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You can search the entire site. or go to the recent opinions, or the chronological or subject indices. City of Bethel v. Peters (09/03/2004) sp-5829

City of Bethel v. Peters (09/03/2004) sp-5829

     Notice:   This opinion is subject to correction  before
     publication  in  the  Pacific  Reporter.   Readers  are
     requested to bring errors to the attention of the Clerk
     of  the  Appellate  Courts, 303  K  Street,  Anchorage,
     Alaska 99501, phone (907) 264-0608, fax (907) 264-0878,
     e-mail corrections@appellate.courts.state.ak.us.


            THE SUPREME COURT OF THE STATE OF ALASKA

CITY OF BETHEL,               )
                              )    Supreme Court No. S-10864
             Appellant,            )
                              )    Superior Court No.
     v.                       )    4BE-00-00297 CI
                              )
CATHERINE PETERS,             )    O P I N I O N
                              )
              Appellee.             )    [No. 5829 - September 3,
2004]
                              )




          Appeal  from the Superior Court of the  State
          of  Alaska, Fourth Judicial District, Bethel,
          Leonard R. Devaney, III, Judge.

          Appearances:  Frank S. Koziol, Law Office  of
          Frank  S.  Koziol, Anchorage, for  Appellant.
          Christine  S.  Schleuss,  Friedman,  Rubin  &
          White, Anchorage, for Appellee.

          Before:   Bryner,  Chief  Justice,  Matthews,
          Eastaugh,  and  Fabe,  Justices.  [Carpeneti,
          Justice, not participating.]

          FABE, Justice.


I.   INTRODUCTION

          This  appeal  of a jury verdict in a tort suit  against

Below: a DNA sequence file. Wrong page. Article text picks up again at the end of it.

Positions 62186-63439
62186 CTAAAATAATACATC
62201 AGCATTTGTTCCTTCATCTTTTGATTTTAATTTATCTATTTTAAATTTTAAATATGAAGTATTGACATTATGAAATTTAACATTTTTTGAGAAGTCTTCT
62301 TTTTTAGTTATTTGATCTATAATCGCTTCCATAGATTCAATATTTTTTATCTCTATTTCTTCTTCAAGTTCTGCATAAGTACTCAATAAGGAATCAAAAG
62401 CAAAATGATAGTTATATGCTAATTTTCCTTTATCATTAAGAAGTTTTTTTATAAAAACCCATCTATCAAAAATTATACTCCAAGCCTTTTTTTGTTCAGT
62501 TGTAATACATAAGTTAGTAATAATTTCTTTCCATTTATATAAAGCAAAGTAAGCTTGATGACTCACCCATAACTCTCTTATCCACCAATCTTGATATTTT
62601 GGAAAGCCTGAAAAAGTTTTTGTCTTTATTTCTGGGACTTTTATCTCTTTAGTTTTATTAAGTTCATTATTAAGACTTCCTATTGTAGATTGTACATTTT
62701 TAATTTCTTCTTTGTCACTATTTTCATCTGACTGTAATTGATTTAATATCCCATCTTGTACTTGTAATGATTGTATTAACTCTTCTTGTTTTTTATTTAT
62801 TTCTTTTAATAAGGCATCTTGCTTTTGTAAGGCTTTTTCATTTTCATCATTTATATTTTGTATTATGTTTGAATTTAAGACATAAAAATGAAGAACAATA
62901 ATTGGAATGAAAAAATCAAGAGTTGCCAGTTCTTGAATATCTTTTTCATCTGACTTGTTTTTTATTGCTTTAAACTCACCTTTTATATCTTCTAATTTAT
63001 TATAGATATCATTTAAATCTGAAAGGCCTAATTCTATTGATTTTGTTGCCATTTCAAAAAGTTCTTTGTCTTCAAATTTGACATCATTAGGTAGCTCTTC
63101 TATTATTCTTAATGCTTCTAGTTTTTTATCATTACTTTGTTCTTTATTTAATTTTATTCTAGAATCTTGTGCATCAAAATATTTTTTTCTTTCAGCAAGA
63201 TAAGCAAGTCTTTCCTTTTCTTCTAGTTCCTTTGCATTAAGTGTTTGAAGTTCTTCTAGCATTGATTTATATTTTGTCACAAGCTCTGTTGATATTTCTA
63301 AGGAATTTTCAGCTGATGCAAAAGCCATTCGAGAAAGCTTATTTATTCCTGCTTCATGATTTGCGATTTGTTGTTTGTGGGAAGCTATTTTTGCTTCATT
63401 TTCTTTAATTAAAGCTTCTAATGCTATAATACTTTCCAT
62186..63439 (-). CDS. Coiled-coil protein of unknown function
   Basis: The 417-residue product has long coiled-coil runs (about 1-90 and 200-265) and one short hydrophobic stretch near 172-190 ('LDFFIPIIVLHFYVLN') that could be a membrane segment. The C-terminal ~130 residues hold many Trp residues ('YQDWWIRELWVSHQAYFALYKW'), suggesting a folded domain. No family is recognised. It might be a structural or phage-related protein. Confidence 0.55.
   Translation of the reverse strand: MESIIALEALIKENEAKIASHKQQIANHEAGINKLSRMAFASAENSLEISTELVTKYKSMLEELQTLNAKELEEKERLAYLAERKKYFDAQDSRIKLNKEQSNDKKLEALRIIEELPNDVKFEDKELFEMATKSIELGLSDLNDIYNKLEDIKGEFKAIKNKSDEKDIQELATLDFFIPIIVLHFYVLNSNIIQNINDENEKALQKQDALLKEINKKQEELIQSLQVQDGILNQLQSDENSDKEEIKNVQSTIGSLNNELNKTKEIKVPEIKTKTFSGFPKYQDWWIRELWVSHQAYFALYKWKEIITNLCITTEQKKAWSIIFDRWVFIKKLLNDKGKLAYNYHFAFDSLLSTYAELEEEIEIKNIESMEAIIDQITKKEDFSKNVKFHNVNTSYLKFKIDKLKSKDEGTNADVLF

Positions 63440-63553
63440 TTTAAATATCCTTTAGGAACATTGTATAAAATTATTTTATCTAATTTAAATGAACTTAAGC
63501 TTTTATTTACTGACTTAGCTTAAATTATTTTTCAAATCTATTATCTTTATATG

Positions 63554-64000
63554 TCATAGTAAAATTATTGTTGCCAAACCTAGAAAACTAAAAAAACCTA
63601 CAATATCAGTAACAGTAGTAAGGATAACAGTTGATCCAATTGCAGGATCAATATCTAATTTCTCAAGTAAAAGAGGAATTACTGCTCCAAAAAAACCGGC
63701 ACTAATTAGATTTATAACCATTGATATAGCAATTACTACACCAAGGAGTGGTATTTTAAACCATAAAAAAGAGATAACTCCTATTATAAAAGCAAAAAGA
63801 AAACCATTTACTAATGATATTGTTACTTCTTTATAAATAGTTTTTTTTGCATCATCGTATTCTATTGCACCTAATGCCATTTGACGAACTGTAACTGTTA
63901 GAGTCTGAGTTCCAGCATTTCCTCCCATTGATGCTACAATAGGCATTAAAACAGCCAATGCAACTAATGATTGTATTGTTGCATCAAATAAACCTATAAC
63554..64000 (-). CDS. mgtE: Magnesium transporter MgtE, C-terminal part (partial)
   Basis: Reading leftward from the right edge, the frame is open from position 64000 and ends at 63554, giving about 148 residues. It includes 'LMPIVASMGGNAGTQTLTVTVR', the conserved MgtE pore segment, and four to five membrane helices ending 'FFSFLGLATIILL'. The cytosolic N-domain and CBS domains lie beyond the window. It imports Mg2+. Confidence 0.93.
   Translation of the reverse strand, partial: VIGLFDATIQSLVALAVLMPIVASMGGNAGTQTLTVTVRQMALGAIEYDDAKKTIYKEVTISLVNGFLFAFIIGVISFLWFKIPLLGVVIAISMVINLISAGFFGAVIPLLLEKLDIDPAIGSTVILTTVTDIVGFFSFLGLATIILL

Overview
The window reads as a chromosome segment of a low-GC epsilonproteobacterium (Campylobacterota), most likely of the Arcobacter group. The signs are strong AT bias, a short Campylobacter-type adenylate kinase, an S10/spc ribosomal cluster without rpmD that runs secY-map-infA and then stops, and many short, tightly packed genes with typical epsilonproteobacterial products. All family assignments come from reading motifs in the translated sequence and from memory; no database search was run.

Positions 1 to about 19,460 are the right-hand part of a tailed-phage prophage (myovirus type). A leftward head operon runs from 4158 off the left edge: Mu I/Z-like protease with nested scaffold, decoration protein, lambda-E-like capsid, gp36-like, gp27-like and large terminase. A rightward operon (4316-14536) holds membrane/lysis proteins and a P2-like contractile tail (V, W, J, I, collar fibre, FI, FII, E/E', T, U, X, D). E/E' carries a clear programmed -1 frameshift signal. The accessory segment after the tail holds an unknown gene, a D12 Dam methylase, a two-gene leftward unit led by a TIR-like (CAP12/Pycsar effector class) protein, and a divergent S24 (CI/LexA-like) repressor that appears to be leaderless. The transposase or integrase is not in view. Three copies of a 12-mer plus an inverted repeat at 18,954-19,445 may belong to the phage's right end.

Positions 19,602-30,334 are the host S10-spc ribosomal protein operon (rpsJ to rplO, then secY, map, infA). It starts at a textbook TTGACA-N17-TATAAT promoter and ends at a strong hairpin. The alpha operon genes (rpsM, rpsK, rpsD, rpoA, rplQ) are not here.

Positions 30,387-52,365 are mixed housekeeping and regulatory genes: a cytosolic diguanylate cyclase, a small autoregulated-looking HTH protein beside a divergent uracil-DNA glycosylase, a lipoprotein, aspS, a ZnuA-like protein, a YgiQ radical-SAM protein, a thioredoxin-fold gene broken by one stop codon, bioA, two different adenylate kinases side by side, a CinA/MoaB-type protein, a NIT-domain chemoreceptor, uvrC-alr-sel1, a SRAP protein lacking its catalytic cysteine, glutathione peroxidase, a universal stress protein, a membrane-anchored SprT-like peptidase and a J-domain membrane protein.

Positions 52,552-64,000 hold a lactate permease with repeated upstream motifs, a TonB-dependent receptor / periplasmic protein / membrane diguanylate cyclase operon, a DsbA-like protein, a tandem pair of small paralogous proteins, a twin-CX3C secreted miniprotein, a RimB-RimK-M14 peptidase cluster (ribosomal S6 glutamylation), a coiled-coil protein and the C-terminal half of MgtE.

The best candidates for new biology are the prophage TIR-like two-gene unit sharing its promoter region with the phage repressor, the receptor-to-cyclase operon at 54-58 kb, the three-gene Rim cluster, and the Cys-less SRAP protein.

the  City of Bethel presents the question whether recommendations

for action contained in a post-accident report are excludable  as

subsequent  remedial measures under Alaska Rule of Evidence  407,

the  question  whether the superior court properly submitted  the

issue  of  severe  disfigurement to  the  jury,  and  a  question

concerning inappropriate arguments during the plaintiffs closing.

Because the superior court did not err in its rulings, we  affirm

the judgment.

II.  FACTS AND PROCEEDINGS

     A.   Factual History

          On July 14, 2000, Louise Peters fell in the shower area

of  Bethels  city-owned  senior center.   She  suffered  multiple

fractures of her right leg.  She required surgery in Anchorage to

place  both internal and external hardware in her leg and  for  a

bone  graft.   Her  recovery involved  several  return  trips  to

Anchorage to remove the external fixator apparatus and for follow-

up  exams.   Her  leg  remains bent and  her  activity  has  been

curtailed.

          Following  Peterss accident, Louise Charles, the  Citys

director   of  senior  services,  prepared  an  Accident/Incident

Investigation  Report, in which she recommended the  installation

of  safety  bars  in  the shower area.  Safety  bars  were  later

installed.   Peters  sued  the City in  December  2000,  alleging

negligence in its maintenance of the shower.

     B.   Procedural History

          The  case was tried before a jury in August 2002.   The

thrust of Peterss theory of the case was that safety bars in  the

shower  would  have  prevented the fall and  that  the  City  was

therefore negligent in failing to install the safety bars  before

the  accident.   To this end, Peters introduced into  evidence  a

redacted  version  of the accident report in  which  the  section

detailing  the corrective action taken was blacked out.   Peterss

attorney also questioned Charles and senior center administrative

assistant  Bev Bell, asking each whether soon after the  accident

she  thought safety bars should be installed, and whether she had

thought  of  it before the accident.  In response to  a  question

about  her pre-accident thoughts, Charles volunteered that safety

bars  had  in  fact  been installed after the accident.   In  his

closing  argument, Peterss attorney argued that the  City  should

have  known before the accident that safety bars would  make  the

shower  area more safe.  He mentioned the recommendations  Louise